Let me recognize the problem so it can be solved.
Let me recognize my problems have been solved.
We are saved, according to A Course in Miracles, when we realize that suffering is an illusion we force on ourselves, and that we can simply choose to set it aside and remember our origin and being in love.
For most of us this realization and subsequent shift in thinking occurs over time and with practice. Lessons 79 and 80 outline – in tandem and microcosm – the whole function of the course as it gently guides us from fear to love.
Lesson 79 asks us to get clear on what the problem is. This is important. We have to see the problem in order to see the solution. Nothing happens if we can’t muster the willingness to look at what’s going on. We need that clarity and that certainty. We need to be able to say, okay, this is the problem.
Our real problem – our only problem – is our belief that we are separate from God. Every other apparent problem – be it a cash shortage, a fight with a friend, estrangement from siblings, dying parents, migraines and spotty cable signals – is a grievance, a symptom of our belief that we are separate from God. We only have many apparent problems because we’ve given this one problem credence.
The problem is a grievance; the solution is a miracle. And I invite the solution to come to me through my forgiveness of the grievance, and my welcome of the miracle that takes its place (W-pI.90.1:5-6).
In this way, A Course in Miracles comes along and asks us to give attention to our many problems in order that we might finally see – and give attention to – our belief that we are something that can be separated from God. This means doing the work of psychotherapy. It means we don’t hide our problems under a glossy happy dream. We don’t waltz through our lives singing about how beautiful life is and how happy we are.
When we do the real work of looking within – which is to say, when we practice forgiveness – then we are going to be wading through the psychic muck and that muck’s going to stink and there’s no guarantee it’s going to stop at the level of our knees.
Say that I have a problem: I’m confused about political activism and A Course in Miracles. Should I or should I not be politically active?
Can I see the confusion? That’s what I really want to do. I want to see the confusion. I don’t want to rush into choosing this or that response to the problem. I just want to notice how confusion functions.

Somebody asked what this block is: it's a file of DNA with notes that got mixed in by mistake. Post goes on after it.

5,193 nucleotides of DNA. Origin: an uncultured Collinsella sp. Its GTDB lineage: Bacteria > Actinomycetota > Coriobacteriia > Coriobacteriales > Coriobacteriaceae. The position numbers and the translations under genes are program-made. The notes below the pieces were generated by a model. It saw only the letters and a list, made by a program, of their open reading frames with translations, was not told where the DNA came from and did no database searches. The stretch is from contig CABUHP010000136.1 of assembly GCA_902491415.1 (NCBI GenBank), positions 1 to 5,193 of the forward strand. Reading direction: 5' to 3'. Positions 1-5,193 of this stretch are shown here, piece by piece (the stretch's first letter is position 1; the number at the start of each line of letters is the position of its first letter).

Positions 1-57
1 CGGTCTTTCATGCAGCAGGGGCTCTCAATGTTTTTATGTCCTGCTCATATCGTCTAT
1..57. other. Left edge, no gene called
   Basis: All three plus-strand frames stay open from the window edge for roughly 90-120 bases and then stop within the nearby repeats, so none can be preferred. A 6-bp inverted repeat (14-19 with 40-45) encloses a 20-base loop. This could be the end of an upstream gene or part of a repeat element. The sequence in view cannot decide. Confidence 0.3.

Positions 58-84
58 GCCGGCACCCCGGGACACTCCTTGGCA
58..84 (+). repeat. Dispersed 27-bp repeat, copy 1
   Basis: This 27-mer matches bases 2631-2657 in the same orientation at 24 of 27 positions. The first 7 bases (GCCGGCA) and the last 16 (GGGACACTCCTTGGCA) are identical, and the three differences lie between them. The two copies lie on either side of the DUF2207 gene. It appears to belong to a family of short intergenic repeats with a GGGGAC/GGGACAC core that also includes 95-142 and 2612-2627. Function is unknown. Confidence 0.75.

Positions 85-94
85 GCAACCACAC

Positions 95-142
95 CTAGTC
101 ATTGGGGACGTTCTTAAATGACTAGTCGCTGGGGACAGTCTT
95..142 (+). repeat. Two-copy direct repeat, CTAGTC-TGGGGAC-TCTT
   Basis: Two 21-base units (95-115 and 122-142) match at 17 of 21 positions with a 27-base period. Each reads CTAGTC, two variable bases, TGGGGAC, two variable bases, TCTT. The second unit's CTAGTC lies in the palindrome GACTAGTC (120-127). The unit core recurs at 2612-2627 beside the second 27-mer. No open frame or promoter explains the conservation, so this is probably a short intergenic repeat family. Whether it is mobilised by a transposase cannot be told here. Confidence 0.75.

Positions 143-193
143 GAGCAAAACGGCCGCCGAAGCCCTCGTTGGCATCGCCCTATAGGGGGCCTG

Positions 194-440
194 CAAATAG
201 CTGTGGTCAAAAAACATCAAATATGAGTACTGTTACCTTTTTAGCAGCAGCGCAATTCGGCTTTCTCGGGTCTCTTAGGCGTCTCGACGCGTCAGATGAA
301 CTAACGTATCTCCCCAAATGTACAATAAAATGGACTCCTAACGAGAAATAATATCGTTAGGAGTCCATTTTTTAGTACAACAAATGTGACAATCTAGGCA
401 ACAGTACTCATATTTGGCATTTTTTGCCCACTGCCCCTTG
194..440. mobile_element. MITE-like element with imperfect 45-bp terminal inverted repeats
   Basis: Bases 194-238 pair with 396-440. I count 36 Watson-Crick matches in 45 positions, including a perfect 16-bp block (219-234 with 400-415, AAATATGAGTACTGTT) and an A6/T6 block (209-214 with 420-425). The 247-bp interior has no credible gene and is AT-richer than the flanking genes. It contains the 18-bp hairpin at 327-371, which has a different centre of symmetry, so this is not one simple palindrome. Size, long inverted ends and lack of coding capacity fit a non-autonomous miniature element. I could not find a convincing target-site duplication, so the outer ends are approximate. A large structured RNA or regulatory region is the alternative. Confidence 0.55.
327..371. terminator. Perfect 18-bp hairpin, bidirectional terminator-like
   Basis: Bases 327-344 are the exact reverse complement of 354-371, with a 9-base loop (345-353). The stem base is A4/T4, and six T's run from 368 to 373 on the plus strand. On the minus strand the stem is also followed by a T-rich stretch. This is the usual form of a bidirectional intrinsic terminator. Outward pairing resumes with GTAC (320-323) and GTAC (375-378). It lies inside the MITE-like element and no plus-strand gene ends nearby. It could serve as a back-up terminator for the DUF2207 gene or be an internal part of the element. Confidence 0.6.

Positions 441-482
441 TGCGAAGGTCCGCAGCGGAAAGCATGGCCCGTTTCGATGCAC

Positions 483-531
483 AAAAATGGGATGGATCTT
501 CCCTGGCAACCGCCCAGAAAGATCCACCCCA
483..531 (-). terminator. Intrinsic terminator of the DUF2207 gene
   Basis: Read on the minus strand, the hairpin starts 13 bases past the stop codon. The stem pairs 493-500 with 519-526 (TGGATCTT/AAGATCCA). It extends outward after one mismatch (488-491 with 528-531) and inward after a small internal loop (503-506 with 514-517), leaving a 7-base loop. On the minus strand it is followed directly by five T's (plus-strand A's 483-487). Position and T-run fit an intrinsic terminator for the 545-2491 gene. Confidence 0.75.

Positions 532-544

One thing I notice is that it doesn’t feel good. It feels like failure. And, because it doesn’t feel good, I don’t want to look at it. I want to deny it or minimize it. Or maybe concede that I’m confused but I’m not as confused as this person is. I displace the fear of failure by judging another as being the bigger failure.
But then one day – maybe practicing the daily lesson – I don’t do that. Instead of judging the confusion, I just let it be. I say yes, I am confused about what it means to be separated. I let it be. I don’t fight it. Then it’s just there. I’m not trying to fix it or hide it. I’m owning it by not projecting it.
Doing this is really just seeing the problem where it is: in my mind. It’s not your problem. It’s not the world’s problem. It’s here in my thoughts. It can’t be solved by a choice in the world because that’s not where it is.
Cool fact: when we no longer judge our confusion, then it is no longer confusion. It just is. Does that make sense? It can only be confusion if we compare it to some standard of clarity. It’s only confusion when we bring some other idea in to compare it to. But if we don’t get into judgment and comparison, then there is no problem. The confusion is no longer good or bad. It’s no longer a state we have to fix in order to ensure a safe and happy and prosperous future.
There is real freedom in seeing this because when we let go of judgment-through-comparison, which is separation, we see that we do not have a problem. There is no problem – the problem was we thought we had a problem. And we thought we had a problem because we were behaving as if separation were real. We thought there really were grounds for comparison. When we realize there aren’t, and when we bring our apparent problem into the light of this realization, then we realize – as per lesson 80 – that our many problems are indeed solved. They just aren’t there.
When we have no problems, we become naturally and seriously happy. In a state of happiness, all we can offer our brothers and sisters – and the world itself – is happiness.